In 2013, the Africa Union marked its 50th anniversary, more than ten years after African leaders rebranded the continental body from the Organisation of African Unity to African Union.
Yet, while OAU/AU provided an ideal framework for the struggle against colonialism and neocolonialism, and Africa’s unity, the body struggled to have a genuinely meaningful impact on the continent’s governance and the well-being of Africans.
Rather than lead the renaissance of a continent emerging from the shadows of years of slavery, colonialism and western pillage, the organisation quickly descended into irrelevance with its bureaucracy, indecisiveness and politicking increasingly alienating African citizens for whom it was established.
In recent years, however, there has been a renewed sense of purpose among African leaders, who seem to be finally getting their act together toward building a pan-African organisation that truly serves Africa.
At the heart of this new effort lies the Institutional Reform of the African Union, which includes making the African Union Commission leaner and realigning the body and its organs to make them result-oriented and more effective, eliminate duplication, and to wean the Union off aid dependence.
Over the weekend, African leaders, meeting during their 11th Extraordinary Summit in Addis Ababa, Ethiopia, agreed on a raft of decisions in line with the reform plan, which, if implemented as agreed, will go a long way in building a pan-African body that’s autonomous, effective and relevant to the people of Africa.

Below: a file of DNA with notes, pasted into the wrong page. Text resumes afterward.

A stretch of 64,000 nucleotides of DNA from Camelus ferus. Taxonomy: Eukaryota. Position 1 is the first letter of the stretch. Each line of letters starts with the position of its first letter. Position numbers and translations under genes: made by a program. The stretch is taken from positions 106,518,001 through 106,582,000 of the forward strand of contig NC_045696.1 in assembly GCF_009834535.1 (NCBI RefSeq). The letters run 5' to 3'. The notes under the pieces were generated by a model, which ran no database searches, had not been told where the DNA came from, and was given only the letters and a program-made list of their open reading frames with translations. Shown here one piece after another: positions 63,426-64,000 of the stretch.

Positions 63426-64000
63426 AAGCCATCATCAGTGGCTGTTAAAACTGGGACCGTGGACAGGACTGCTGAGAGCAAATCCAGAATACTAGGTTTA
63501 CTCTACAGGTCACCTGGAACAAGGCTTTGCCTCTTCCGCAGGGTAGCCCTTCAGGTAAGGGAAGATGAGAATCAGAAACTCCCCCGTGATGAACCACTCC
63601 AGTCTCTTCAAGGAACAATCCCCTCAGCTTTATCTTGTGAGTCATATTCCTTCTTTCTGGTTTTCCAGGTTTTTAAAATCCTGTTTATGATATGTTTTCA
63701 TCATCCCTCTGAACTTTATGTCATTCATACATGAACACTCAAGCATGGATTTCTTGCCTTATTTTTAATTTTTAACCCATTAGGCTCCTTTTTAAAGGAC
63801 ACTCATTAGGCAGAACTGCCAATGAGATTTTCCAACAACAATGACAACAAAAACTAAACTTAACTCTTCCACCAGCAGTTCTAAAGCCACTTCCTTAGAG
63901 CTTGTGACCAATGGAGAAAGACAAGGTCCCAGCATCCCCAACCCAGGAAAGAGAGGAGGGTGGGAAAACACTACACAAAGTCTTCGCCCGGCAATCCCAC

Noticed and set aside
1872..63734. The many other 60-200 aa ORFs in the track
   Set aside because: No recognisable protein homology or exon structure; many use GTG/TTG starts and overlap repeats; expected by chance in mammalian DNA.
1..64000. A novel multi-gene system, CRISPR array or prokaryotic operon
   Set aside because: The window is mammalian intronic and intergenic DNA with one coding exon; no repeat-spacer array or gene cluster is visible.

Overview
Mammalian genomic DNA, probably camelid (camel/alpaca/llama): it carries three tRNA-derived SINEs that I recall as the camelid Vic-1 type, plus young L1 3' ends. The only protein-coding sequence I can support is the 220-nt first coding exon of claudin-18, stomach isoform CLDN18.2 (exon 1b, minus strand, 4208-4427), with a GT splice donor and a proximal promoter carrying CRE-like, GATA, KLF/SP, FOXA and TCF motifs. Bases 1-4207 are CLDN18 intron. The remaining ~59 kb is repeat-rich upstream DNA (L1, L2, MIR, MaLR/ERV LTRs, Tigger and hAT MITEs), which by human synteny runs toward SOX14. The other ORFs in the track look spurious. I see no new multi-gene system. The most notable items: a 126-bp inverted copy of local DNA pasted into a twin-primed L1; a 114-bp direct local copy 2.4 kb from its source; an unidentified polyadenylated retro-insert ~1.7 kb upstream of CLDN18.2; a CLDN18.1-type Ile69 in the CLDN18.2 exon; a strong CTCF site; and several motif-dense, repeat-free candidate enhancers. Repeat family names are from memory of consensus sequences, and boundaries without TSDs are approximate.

While the African Union is not out of the woods yet as there are several issues on which member states will need to move faster to bring about the desired change – such as the 0.2 per cent import levy designed to generate the required resources to make the Union self-relevant, and the ratification of the African Continental Free Trade Area – yesterday’s unanimous agreement among African leaders on major reform decisions is a step in the right direction.
African leaders now need to honour their word and follow through on their commitments to deliver the Africa we want and deserve.